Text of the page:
Optimization of vaccination strategies in Switzerland
A study commissioned by the BAG, lead by the USYS – TdLab (ETH Zürich) and in collaboration with ACSS (ZHAW) and the Imperial College London.
(The study has been published under the title «Prioritätenliste und Kontingentberechnung – Pandemievorbereitung in der Schweiz» by Pius Krütli, Timo Smieszek, Rudolf Füchslin, and Patrik Eschle.)
Vaccination is a basic countermeasure against pandemics. Modern vaccination protocols require the administration of a number of doses in given time intervals. Assuming that vaccines are resource – limited (determined by a maximal number of doses provided per week), the question of optimal distribution arises. Scarcity of data and, even if data are available, only partial knowledge of numbers of infections makes it plausible to base the optimization on simulations and models.
Such an optimization faces a number question:
· What is the goal of the optimization? Not surprisingly, the optimal strategy depends on whether one aims at a minimization of casualties (lethal), the number of sick people or some other goal.
· What are the ethical foundations of the decision on optimality?
· What type of model is appropriate in a simulation study?
· What conclusions can be drawn from the simulation results?
Based on well – established approaches in epidemiology, we investigated the parameter space for the spread of influenza in Switzerland. The population has been divided in various subgroups (such as children, elderly persons, medical staff, etc) and, not surprisingly and in accordance with results obtained in other countries, our model suggests a particular prioritization, namely the prioritized vaccination of children.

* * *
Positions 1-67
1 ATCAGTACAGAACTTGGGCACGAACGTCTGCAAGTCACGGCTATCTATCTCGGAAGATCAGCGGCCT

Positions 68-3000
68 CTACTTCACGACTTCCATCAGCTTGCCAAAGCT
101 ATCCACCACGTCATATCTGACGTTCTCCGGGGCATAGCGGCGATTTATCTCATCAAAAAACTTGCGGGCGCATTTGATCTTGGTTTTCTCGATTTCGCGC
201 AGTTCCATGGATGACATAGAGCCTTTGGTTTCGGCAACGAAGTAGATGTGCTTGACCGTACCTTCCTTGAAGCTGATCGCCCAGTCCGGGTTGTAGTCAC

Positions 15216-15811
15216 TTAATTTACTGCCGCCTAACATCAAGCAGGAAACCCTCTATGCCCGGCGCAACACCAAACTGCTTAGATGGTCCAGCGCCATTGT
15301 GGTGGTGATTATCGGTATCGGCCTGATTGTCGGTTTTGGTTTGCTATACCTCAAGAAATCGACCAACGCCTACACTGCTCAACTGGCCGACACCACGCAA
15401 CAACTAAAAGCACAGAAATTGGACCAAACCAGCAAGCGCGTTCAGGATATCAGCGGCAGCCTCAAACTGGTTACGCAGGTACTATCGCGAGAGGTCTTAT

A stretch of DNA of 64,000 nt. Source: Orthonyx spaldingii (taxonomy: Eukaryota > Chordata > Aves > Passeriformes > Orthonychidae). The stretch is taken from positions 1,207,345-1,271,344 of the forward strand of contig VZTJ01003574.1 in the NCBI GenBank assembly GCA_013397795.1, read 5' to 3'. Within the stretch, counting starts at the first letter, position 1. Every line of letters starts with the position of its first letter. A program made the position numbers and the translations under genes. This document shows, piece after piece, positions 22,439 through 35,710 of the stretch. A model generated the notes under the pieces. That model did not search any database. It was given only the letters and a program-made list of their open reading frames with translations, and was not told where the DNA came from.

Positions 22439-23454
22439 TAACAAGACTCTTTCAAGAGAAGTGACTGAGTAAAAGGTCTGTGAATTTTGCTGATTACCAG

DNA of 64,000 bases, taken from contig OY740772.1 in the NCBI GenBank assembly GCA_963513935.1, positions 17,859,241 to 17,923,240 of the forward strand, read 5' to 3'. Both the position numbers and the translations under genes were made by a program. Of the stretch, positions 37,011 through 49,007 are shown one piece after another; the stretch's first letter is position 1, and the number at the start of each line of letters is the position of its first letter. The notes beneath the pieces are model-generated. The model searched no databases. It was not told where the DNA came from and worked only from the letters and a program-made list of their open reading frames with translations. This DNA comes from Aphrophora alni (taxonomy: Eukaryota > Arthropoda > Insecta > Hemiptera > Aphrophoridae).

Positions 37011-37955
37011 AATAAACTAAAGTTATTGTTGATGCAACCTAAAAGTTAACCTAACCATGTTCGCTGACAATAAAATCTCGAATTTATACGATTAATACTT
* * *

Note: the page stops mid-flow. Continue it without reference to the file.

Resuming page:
This suggestion raises various questions. From an ethical perspective, the preferred vaccination of a specific subgroup of the population is, to say the least, problematic. We are convinced that besides providing data, models can support the resolution of ethical issues. This, because models enable the establishment of a connection between assumptions (such as a specific vaccination strategy) and outcomes by elucidating the underlying mechanisms leading to them. More concretely, in the case we analyzed, the suggestion of prioritizing children is not based on some value statement about children and, say, people above age 65. It is the recognition of the quantitative consequences of second round effects that guided us. Because of special aspects of their behavior, children (especially small ones) are “super spreaders” for influenza. It is then crucial to note that if one aims at protecting the elderly, one either can vaccinate them directly or one can try to reduce the probability that they get into contact with the virus in the first place. Our models indicate that vaccinating children has a strong impact on the dynamics of influenza. In fact, this impact is so strong that the expected numbers of casualties in all (large) subcategories of the population are reduced if children are vaccinated with high priority. Based on models, we argue that prioritization in vaccination can be justified by the consideration of dynamic second round effects and need by no means to be rooted in value statements.